This year, Gallup’s Confidence in Institutions survey revealed a disheartening lack of faith in U.S. public schools. The percentage of participants indicating “a great deal” or “quite a lot” of confidence in public K-12 education fell to an all-time low of around 29 percent—a drop of 29 percentage points from 1973, when Gallup first began including public schools in its survey and public confidence in schools measured 58 percent.
Unfortunately, faith in the public schools has been steadily eroding since 1973. But are things really this dismal?
We recently mapped performance on the National Assessment of Educational Progress and high school dropout rates against the backdrop of public confidence in education. As our analysis illustrates, performance data on these dimensions is improving while public confidence is declining. In fact, NAEP scores for both 4th and 8th grade have been trending upward since the 1970s. Compared with an average scale score of 219 in 1973 for 4th graders, 2008’s average scale score of 243 represents significant progress in math performance. (See charts below.)
Dropout rates are worth a look, too. While the U.S. high school dropout rate remained stubbornly anchored in the double digits for two decades, by 2005 it was reduced to less than 10 percent, according to the National Center for Education Statistics, which defines dropouts as 16- to 24-year-olds not enrolled in school who have not completed a high school program. As of 2010, the dropout rate had decreased to 7.4 percent, by nces estimates. Obviously, we have made remarkable progress over the past 20 years.
Faith in the public schools has been steadily eroding since 1973. But are things really this dismal?"
So why has public confidence in public schools been sliding down for almost 40 years? One explanation is that Americans have become more cynical. Consider this: With the exception of the military, the police, and small business, most institutions have seen precipitous drops in public confidence, according to Gallup.
An even more compelling reason is the growing awareness of our place on the international stage. When seen through the prism of international educational progress, U.S. students appear to be making incremental gains in some areas and losing ground in others.
A review of the Trends in International Mathematics and Science Study data reveals that the absolute score in mathematics for U.S. 8th graders rose only slightly (from 500 to 508) from 1995 through 2007. Meanwhile, in 1999, the United States ranked a disappointing 19th on TIMSS out of 38 participating nations. Although we jumped to a promising ninth place among 48 nations in 2007, the United States can no longer say it leads the world in education.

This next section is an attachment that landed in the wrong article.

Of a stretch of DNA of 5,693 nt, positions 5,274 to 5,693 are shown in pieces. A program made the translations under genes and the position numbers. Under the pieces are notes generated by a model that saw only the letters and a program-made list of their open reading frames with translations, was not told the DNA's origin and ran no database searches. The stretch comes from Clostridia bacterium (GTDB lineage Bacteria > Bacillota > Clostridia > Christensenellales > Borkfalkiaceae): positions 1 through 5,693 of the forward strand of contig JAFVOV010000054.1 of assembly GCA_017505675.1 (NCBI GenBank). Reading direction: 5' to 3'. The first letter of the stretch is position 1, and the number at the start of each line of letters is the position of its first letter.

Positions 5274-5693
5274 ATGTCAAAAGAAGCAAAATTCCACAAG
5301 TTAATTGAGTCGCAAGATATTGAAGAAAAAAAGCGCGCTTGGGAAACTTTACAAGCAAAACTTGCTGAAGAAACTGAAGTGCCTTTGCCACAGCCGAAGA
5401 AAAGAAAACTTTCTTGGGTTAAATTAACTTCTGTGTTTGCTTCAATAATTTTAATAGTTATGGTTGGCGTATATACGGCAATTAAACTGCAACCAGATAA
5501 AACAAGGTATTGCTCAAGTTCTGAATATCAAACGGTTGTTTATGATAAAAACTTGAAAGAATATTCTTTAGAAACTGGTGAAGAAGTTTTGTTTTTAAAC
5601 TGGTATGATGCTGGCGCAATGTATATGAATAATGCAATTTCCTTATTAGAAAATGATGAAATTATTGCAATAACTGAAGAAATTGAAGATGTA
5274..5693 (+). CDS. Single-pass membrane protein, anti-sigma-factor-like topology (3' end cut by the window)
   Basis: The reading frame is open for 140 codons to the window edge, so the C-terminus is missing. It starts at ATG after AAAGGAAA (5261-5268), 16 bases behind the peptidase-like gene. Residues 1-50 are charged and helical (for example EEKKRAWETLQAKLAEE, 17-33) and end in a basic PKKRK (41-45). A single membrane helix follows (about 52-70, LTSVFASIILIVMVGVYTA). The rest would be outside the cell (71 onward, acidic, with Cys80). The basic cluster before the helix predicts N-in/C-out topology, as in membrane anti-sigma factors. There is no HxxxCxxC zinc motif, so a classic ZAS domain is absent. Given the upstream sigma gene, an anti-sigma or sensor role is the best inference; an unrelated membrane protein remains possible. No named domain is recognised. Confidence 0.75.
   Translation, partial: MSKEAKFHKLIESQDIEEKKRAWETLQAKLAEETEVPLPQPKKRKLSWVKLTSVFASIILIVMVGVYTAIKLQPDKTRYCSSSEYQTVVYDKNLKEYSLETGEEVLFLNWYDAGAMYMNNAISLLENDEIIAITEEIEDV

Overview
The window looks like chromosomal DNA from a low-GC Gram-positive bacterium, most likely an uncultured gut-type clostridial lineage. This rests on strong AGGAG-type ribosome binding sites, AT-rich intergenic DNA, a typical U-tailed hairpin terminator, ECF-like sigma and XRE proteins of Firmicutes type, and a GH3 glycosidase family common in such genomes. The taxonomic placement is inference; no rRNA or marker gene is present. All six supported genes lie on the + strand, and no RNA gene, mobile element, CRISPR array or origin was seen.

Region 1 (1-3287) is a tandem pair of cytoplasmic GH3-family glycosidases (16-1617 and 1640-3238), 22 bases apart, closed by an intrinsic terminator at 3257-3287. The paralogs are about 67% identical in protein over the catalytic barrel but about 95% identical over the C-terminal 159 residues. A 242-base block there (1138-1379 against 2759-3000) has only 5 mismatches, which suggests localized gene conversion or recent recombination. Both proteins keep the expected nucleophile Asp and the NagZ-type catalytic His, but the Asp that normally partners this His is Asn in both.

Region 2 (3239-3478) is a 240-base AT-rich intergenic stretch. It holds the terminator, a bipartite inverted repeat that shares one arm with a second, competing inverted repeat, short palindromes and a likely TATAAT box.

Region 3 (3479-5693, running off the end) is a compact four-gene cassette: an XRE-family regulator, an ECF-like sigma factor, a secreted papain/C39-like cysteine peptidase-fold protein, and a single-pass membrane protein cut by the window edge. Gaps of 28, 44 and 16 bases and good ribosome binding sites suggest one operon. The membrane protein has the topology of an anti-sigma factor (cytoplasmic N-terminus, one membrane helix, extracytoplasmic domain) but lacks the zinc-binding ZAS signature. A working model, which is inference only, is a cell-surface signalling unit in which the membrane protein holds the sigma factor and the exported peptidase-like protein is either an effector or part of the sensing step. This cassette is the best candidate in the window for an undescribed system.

In reading, the emerging trend is not encouraging. The Progress in International Reading Literacy Study found that in 2001, U.S. 4th graders earned an average scale score of 542. By 2006, that score actually dropped a bit, to 540, and our rank among participating nations dropped from ninth place in 2001 to 12th place in 2006 out of 28 nations.
In light of all this, while public education has sent out green shoots of educational progress, these budding indicators often go unnoticed. But there are hopeful developments that deserve attention.
One major positive turn came with the adoption by all but four states of the Common Core State Standards. Retaining our nation’s competitiveness among our international peers requires serious educational reform and a more rigorous and standardized curriculum, and the common core will address that. The second critical step will be implementing the common core. Adoption will require rigorous and dedicated focus throughout education.
A third step must be taken by our political leaders, who would do well to point to some of our academic successes. It is worth remembering that many countries continue to send their students to our shores to study in an atmosphere of American ingenuity and creativity.
A fourth step rests with educators, the people most likely to possess a deep-seated belief that all children can learn and that education makes a difference in individual lives and to society as awhole. It is critical that our performance match our beliefs. Educators must be realistic about the need to improve our educational system while simultaneously helping the public celebrate the improvements we have made.
Still, today, almost all players along the educational food chain—from teachers to principals to local superintendents and state schools chiefs—feel assailed on all sides. The accumulation of negative news reports and the labeling of teachers and schools as failures do little to provide a conducive environment for productive change.
The adage that one can choose to see the glass as half empty or half full is undeniably applicable here, and, unfortunately, the public has come to see the education glass as half empty. But while we should continue to have candid conversations about the areas we need to improve, let us also not hesitate to point to our many successes as these green shoots of progress take root.
A version of this article appeared in the October 10, 2012 edition of Education Week as Public Schools: Glass Half Full or Half Empty?